It is possible, too, that University students may visit New Zealand for the Centennial Meeting at Mt. Cook next year, and if so, it is to be hoped that a University Tournament will be held at the same time, either at Mt. Cook or at Ruapehu, thus paving the way towards a further addition to the list of inter-University sports.


In other Colleges

Auckland we hear is carrying all before them in the Table Tennis world. The men so far have an unbeaten record, while the ladies are only slightly less successful. In Football, things are not quite so rosy, with the senior team half-way down the Second division. In Hockey, the men annexed the seven-a-side competition, but have disappointed in championship matches, soon losing the leading position they once held. The ladies team shared a similar fate.

Canterbury report bigger and better things of their Football team this year. With a handy lead in the Senior grade, they appear to have excellent chances of annexing the Championship. In Hockey—but perhaps they would rather we did not report on the doings of their hockey team. Our Senior side did at least win one match.

Otago, on the other hand will talk Hockey [unclear: iil] the cows some home—If you cared to let them. But that is because they lost only a solitary match at the beginning of the season, and now seem likely to repeat their last year's success. The Football teams, however, do not appear to have been so [unclear: fortwate]—even allowing for a surprise win or two against the leading teams. It is interesting to note the establishment of Association Football in thin centre, as also in Auckland, indicating the ever-widening scope of University activities.


Relegation System Criticised

"Making confusion worse confounded" was the phrase with which a well-known V.U.C. hockey player summed up his comments on the recent attempt by the Wellington Association to improve the standard of play by a system of grading.

"By interchanging, after the first round of matches, the two lowest teams in the grade below." he went on to say, "they hope that the standard in each grade will become more even, matches will be closer, and everyone will benefit.

"It is not unreasonable to suppose that they had in mind the Senior Grade in particular when they made this decision, the opinion being that many players there were not up to standard. But the course events have taken has shown the foolishness of their step. Next year, it is to be hoped not only that the system of regrading halfway through the season will be abandoned, but also that the Senior grade will be drastically reorganised.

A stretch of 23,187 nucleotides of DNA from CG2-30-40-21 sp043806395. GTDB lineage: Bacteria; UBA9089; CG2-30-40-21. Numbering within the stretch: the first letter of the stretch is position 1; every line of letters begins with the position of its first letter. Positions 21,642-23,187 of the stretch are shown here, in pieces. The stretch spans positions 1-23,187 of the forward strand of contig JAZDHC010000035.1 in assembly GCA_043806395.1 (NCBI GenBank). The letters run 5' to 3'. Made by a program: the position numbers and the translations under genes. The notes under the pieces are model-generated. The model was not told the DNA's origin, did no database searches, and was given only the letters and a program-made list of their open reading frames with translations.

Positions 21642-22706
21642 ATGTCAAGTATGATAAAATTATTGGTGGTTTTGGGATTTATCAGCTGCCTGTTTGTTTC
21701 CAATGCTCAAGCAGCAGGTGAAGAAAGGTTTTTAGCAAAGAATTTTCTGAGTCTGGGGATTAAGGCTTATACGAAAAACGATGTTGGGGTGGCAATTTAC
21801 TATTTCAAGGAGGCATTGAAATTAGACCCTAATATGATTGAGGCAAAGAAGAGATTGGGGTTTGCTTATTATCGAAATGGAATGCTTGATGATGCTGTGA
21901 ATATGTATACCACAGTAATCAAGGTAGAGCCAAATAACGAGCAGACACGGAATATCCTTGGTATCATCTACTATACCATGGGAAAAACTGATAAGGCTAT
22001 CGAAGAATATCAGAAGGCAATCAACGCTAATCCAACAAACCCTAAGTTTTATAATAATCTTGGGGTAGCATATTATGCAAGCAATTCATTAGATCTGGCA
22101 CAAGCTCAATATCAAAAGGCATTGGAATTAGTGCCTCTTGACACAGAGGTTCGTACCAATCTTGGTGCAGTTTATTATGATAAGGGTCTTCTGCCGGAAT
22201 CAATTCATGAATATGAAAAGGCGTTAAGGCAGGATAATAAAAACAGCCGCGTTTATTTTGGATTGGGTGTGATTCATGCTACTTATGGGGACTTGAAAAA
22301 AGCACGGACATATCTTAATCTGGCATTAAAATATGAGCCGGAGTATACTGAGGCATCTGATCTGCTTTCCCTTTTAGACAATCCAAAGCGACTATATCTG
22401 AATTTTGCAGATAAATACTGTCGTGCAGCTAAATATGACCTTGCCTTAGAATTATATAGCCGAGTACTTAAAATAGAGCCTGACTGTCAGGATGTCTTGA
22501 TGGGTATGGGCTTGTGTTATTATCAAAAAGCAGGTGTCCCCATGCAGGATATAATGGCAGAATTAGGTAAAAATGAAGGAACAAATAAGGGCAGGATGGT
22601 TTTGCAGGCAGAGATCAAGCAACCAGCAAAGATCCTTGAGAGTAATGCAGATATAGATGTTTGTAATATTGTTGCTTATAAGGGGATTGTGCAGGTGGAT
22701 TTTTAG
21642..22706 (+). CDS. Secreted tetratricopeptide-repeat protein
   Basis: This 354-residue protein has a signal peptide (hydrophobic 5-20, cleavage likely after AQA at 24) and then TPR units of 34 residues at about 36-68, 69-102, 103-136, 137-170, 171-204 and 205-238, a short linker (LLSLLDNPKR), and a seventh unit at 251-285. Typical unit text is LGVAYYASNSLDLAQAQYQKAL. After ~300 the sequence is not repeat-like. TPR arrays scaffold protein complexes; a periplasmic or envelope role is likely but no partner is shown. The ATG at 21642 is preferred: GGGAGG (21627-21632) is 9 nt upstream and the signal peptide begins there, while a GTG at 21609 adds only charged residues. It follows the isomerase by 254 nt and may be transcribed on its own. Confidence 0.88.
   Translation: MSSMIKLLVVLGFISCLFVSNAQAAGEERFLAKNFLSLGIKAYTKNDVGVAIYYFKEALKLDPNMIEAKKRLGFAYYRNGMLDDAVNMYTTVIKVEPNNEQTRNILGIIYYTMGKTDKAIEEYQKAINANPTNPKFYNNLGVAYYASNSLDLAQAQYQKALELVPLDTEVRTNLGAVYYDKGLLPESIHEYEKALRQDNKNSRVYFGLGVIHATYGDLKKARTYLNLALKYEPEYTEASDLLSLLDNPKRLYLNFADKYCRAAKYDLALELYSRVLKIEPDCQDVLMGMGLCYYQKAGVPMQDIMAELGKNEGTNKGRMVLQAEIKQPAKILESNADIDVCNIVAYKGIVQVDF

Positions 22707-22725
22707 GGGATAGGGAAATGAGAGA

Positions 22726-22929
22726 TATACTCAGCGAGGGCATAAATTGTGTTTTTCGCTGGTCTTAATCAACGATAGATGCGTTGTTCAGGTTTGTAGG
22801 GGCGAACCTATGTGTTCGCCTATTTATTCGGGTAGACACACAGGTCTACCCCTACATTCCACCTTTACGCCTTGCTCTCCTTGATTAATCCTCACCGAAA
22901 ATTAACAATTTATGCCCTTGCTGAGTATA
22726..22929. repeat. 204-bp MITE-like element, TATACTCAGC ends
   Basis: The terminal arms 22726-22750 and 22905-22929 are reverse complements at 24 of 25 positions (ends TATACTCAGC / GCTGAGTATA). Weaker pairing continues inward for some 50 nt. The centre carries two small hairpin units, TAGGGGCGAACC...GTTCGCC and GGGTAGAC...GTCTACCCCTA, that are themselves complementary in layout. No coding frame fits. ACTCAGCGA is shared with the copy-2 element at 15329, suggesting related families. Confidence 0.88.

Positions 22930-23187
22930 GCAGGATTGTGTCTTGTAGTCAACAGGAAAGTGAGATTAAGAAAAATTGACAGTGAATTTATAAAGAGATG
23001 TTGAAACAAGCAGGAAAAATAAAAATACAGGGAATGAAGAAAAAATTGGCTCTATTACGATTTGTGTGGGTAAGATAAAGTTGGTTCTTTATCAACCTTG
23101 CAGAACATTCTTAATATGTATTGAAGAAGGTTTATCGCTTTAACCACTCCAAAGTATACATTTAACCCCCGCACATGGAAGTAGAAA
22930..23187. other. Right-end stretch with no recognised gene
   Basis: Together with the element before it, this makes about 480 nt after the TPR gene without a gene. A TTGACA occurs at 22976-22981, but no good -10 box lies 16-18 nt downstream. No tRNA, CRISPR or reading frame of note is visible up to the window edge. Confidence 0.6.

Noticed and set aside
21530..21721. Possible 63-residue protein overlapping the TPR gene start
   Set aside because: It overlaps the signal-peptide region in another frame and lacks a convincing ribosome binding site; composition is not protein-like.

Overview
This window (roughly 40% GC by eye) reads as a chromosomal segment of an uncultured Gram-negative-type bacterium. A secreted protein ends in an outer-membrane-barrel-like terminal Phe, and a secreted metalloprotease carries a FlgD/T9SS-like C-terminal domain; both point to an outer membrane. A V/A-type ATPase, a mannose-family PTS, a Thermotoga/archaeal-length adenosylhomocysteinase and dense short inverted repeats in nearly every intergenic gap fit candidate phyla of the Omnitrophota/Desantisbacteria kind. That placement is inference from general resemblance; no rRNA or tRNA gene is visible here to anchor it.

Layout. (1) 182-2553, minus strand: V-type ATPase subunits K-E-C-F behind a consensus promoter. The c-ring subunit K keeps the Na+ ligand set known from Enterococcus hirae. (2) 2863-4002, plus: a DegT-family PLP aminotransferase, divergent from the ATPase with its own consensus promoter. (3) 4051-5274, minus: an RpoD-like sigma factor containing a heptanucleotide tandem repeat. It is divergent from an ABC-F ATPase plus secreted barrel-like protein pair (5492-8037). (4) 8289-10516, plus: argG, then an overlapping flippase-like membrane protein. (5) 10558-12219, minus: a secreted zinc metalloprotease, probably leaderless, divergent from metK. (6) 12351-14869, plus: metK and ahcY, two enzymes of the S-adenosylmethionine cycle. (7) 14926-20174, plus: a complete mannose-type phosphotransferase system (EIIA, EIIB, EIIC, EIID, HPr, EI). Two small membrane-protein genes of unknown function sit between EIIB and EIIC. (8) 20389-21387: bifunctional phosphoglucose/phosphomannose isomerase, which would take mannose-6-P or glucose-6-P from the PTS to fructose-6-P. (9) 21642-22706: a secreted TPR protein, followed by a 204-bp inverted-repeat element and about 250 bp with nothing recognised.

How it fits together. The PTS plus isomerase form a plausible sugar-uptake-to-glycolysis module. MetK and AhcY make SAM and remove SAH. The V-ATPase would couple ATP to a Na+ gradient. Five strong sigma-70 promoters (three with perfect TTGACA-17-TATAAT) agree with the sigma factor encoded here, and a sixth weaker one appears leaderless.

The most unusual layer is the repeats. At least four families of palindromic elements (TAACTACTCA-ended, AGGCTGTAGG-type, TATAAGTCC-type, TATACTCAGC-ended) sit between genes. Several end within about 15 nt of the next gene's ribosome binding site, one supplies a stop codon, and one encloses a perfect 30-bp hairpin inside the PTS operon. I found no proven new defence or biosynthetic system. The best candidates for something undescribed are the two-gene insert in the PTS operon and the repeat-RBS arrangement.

"At the Club's Annual Meeting one member was criticised for suggesting it would be a good thing for the hockey in Wellington if the number of teams in Seniors was reduced to six. Even if Varsity lost their place in that grade. His remarks were based on considerable hockey experience in Auckland. Having played much Senior Hockey in a southern centre, I am inclined to agree with him. But I would say that there should be six senior clubs, and that under no conditions whatever should one club be allowed more than one team in the Senior grade. As a consequence of the recent mid-season shuffle, there are three Huia teams in the Senior grade, two Karori teams, and one team from each of three other clubs.

"The result? When in doubt, good players from other centres tend to join the stronger clubs, because they will have more chance of playing in Seniors, will be playing in good company, and thus catch the eye of the selector. This can do nothing but harm in the long run.

"Circumstances should be such as to make players do exactly the opposite—to join the weaker clubs. This does in fact happen when there are six senior clubs, and where I played last season, the bottom team in competitions was liable to defeat the leaders at any time without the event being dismissed as a fluke.

"I think that there is no doubt that the relegation of the University team is detrimental to the game, as well as to the club. However, it seems that we shall regain our position on the recent improved form, and under those circumstances the Club could not be accused of any ulterior motive in recommending the reforms suggested above to the Hockey Association. At present there are five clubs in the Senior grade, and University, by its recent decisive defeat of Wellington, would seem to be the logical choice for the sixth. I should like to see our Committee take a definite stand in making this proposition."


We must congratulate the Senior Basketball side on its surprise victory in The King's Birthday tournament, for after indifferent form in the earlier part of the year, our girls certainly excelled themselves. Playing International rules, they suffered only one defeat in the five rounds, thus gaining eight points, the next team being W.E.O.G. with seven points. With Kia Ora level at the fourth round, everything depended on its game with Training College, and the latter are to be congratulated on their victory over a team which is as yet undefeated in ordinary club matches.

The Senior A match against W.E.O.G. on Saturday was a disappointment. Varsity were down 7-8 at half-time, and with field advantages in the next spell had hopes of holding their own. Yet there was a sudden weakening in the forward first and a very commendable domination of the game by the opposing team, the final score being 10-19.

The third team also suffered a defeat. This seems to be a habit; but they are enjoying their games, and their spirit is to be commended.

Table Tennis

With its popularity increasing apace. Table Tennis is now firmly established in the College—yet it is only a year ago since it was first introduced. The ground that it has gained in that time is amazing, and if ever a club's existence was justified by its popularity, then this Table Tennis Club is one.

It is proposed to commence Championship matches almost immediately, and competition promises to be keen, both for men and Indies. Results are hard to forecast and this year surprises may be many.